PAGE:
3. Nominee Expected to Be a Woman

Speaking at a rally in Fayetteville, North Carolina, Trump said he planned to nominate a woman.

“It will be a woman, a very talented, very brilliant woman,” Trump said Saturday, adding, “We haven’t chosen yet, but we have numerous women on the list.”

Two of the most-talked about women from Trump’s Supreme Court picks lists are Amy Coney Barrett and Barbara Lagoa. Barrett currently serves as a judge on the 7th U.S. Circuit Court of Appeals and Lagoa serves on the 11th U.S. Circuit Court of Appeals.

Speaking to reporters Saturday, Trump referred to Barrett as “highly respected” and said of Lagoa, “She’s an extraordinary person.  I’ve heard incredible things about her.”

During her 2017 confirmation hearing for the 7th Circuit Court, Barrett, a Catholic, was asked about her religious beliefs. Sen. Dianne Feinstein, D-Calif., told Barrett, “The dogma lives loudly within you, and that’s of concern.”

>>> Listen to Amy Coney Barrett’s “SCOTUS 101” interview:

Lagoa “was the first Hispanic woman to serve on the Florida Supreme Court,” according to Politico, which also reported that Lagoa “worked as a pro bono lawyer for Elian Gonzalez’s family.”

Elian Gonzalez was the Cuban boy whose mother died trying to escape from Cuba, and who, after a long legal fight, was ultimately forced to leave Florida and return to Cuba to live with his father.

4. Liberals Threaten to Increase Number of Supreme Court Justices

Democrat lawmakers are now making the case that if a Trump nominee is confirmed, they will add more justices to the Supreme Court, effectively changing the balance of power on the court.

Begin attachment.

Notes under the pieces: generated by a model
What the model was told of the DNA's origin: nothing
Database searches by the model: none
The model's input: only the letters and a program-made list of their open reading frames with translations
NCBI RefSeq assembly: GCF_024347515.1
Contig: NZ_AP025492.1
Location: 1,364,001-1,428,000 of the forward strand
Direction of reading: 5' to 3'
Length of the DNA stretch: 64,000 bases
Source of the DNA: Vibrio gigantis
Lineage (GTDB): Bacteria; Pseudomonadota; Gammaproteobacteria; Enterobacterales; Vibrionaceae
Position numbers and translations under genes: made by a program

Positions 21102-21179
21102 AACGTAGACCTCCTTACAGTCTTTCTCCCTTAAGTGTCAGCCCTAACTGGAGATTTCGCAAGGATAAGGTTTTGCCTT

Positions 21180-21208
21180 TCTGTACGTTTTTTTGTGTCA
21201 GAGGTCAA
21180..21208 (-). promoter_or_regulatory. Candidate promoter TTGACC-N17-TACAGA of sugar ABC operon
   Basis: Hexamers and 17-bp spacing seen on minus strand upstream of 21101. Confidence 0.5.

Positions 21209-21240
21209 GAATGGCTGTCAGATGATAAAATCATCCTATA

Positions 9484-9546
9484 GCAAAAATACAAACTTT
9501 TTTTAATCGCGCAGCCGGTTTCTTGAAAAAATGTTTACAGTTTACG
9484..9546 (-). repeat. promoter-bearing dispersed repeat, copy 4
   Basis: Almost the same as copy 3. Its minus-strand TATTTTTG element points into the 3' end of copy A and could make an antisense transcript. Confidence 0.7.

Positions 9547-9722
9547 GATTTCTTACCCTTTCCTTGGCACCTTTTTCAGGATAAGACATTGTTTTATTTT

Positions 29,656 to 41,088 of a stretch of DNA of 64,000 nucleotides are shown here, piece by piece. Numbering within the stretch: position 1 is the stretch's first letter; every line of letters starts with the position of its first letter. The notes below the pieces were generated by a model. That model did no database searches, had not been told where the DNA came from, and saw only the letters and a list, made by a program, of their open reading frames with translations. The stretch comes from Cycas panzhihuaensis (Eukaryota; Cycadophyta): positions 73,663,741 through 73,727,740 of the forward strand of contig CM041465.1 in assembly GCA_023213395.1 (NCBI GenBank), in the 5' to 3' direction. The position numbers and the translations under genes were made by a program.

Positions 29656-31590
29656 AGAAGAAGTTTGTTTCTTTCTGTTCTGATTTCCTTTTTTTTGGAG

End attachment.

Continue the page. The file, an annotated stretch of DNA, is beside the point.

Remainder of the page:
“If he holds a vote in 2020, we pack the court in 2021,” Rep. Joe Kennedy III, D-Mass., tweeted. “It’s that simple.”

“If Sen. McConnell and @SenateGOP were to force through a nominee during the lame-duck session—before a new Senate and president can take office—then the incoming Senate should immediately move to expand the Supreme Court,” House Judiciary Chairman Jerry Nadler, D-N.Y., tweeted.

“Filling the SCOTUS vacancy during a lame-duck session, after the American people have voted for new leadership, is undemocratic and a clear violation of the public trust in elected officials. Congress would have to act and expanding the court would be the right place to start,” Nadler added.

Last year, Ginsburg discussed the number of justices in a NPR interview, saying, “Nine seems to be a good number. It’s been that way for a long time,” and adding, “I think it was a bad idea when President Franklin Roosevelt tried to pack the court.”

5. 2 GOP Senators Against Confirming a Nominee Before the Election

Sens. Lisa Murkowski, R-Alaska, and Susan Collins, R-Maine, have indicated they will not vote to confirm any Supreme Court nominee prior to the election.